Pushing Perspectives

A full slate of exciting and engaging guests and community members has made this new speaker series a rousing success.

At Marlborough, girls learn how to think, not what to think. Integral to this work is exposure to a wide range of enlightening and inspiring outside voices--speakers and leaders who add to a diversity of experience and points of view. To increase our opportunities to welcome such guests to campus and to provide another venue for our community members to share their talents and knowledge, this year Marlborough introduced the new lunchtime speaker series Pushing Perspectives.

Here, club presidents share their reflections about the guest speakers they have invited during this first year and the ways in which they helped us all to connect, reflect, learn, question, and push beyond what we think we know about each other and the world around us.


Rami Prochilo ’19, Girls Go Global Co-President

Girls Go Global is a student-run organization committed to the rights of women and girls globally. The club aims to educate and involve students of all grades through campus-wide dialogues, relevant speakers, and student-led discussion within our weekly meetings about issues that women and girls face across the world, as well as current events that have global impacts. We are also committed to fundraising for organizations that improve the lives of women and girls, including Room to Read, Girls Learn International, and Girl Up.

Many Marlborough students know about the ACLU, but I really wanted the Marlborough community, including myself, to learn more extensively about their work and their mission as it so heavily connects to the interests of students. Melissa Goodman, the Audrey Irmas Director, LGBTQ, Gender & Reproductive Justice Project at the ACLU, was the perfect person for this because she has been involved with the ACLU for so long and has worked in many different areas, such as immigration and LGBTQ rights.

Melissa shared stories of specific individuals and the limitations they encountered in the face of discrimination and injustice. From these stories, I was more fully able to understand the importance of knowing your rights and knowing that you have the power to stand up to institutions that are doing wrong. It was impactful to see the way that our rights, or lack thereof, can have consequences that might not be obvious from the surface but deeply affect people's lives in various ways.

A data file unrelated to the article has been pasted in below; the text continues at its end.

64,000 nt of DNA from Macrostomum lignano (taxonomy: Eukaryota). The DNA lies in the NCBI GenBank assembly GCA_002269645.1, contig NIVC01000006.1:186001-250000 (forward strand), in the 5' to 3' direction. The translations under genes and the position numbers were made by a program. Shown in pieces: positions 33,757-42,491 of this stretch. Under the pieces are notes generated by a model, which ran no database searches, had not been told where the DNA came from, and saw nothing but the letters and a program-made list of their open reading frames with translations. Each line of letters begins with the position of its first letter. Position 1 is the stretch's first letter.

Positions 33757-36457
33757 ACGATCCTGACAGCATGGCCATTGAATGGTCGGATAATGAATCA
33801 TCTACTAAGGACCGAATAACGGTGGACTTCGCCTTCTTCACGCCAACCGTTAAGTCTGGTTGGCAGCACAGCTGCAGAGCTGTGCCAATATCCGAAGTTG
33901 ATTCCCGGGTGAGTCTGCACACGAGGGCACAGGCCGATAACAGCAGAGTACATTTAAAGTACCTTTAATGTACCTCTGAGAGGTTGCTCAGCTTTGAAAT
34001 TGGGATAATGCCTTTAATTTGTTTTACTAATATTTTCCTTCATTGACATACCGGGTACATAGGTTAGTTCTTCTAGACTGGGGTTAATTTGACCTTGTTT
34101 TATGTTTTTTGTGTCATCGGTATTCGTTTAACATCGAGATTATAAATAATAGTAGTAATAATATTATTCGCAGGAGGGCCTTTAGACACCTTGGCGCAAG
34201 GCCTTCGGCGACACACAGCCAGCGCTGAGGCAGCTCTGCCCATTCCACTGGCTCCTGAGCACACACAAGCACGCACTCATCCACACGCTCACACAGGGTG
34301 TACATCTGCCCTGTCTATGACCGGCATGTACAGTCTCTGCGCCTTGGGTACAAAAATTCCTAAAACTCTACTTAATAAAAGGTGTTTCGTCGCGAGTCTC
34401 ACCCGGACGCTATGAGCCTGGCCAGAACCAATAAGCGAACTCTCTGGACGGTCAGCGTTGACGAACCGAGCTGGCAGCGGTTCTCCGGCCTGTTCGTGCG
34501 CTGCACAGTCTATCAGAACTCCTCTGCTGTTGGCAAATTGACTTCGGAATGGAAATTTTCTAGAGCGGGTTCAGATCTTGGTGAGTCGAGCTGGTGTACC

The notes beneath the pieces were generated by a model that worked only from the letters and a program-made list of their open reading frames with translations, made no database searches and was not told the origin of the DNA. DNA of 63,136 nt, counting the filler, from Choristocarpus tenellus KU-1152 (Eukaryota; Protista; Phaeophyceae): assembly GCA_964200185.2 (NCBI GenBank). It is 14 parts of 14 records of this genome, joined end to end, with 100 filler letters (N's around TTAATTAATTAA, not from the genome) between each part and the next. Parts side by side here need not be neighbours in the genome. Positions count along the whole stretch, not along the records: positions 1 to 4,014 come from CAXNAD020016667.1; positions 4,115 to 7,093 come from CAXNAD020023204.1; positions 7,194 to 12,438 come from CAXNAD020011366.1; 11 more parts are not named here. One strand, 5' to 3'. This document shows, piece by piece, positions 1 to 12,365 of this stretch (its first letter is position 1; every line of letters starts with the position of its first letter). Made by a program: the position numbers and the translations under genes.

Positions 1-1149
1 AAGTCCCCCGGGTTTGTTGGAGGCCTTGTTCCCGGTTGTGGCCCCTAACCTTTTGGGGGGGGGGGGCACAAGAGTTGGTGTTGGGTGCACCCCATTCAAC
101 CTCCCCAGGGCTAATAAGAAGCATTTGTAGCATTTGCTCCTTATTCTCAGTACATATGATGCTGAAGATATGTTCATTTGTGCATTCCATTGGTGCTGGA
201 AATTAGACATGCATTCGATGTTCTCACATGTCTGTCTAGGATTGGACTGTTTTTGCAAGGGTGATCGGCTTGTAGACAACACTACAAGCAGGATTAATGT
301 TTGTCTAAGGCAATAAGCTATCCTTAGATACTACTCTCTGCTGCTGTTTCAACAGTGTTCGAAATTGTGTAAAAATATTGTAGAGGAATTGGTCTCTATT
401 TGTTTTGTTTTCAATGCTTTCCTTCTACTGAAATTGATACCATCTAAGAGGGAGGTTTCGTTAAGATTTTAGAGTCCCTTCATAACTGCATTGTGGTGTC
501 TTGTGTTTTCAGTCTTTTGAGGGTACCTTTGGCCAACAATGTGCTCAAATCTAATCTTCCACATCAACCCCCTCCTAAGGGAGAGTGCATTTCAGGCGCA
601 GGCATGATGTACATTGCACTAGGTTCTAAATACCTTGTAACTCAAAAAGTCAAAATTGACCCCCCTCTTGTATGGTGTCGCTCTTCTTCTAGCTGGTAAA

Katerina Johnson ’18, EAST President

Exploring Asian Societies Together (EAST) aims to encapsulate the Asian-American experience at Marlborough and in the United States. Through open discussion, we encourage students to share their stories. Further, we discuss the plight of minorities in the United States and educate Marlborough students through open forums that pertain to Asian-American issues, such as the fetishization of the Asian-American woman. The club also hosts an annual feast each year to bring in money for organizations that support Asian-American women.

Writer, Cartoonist and Actress Lela Lee opens up debate about the role of Asian-American women in society – particularly that these women are often overlooked as society forces them into silence and submission. Her series of books titled Angry Little Asian Girls portrays Asian-American women in a powerful light. She suggests that Asian-American girls can speak up and do not need to fall in line with societal constructs. This was a perfect fit for EAST, as girls in our group sometimes feel constrained by society’s expectation of them to be a “model minority.”

Lela’s talk opened my eyes to the nation-wide issue of the treatment of minorities. Listening to her speech, it was fascinating that many parts of the country view Asian-American women as smart, quiet, and submissive. The speech also proved powerful for club members as many of them told me that she said exactly what they had been thinking for years.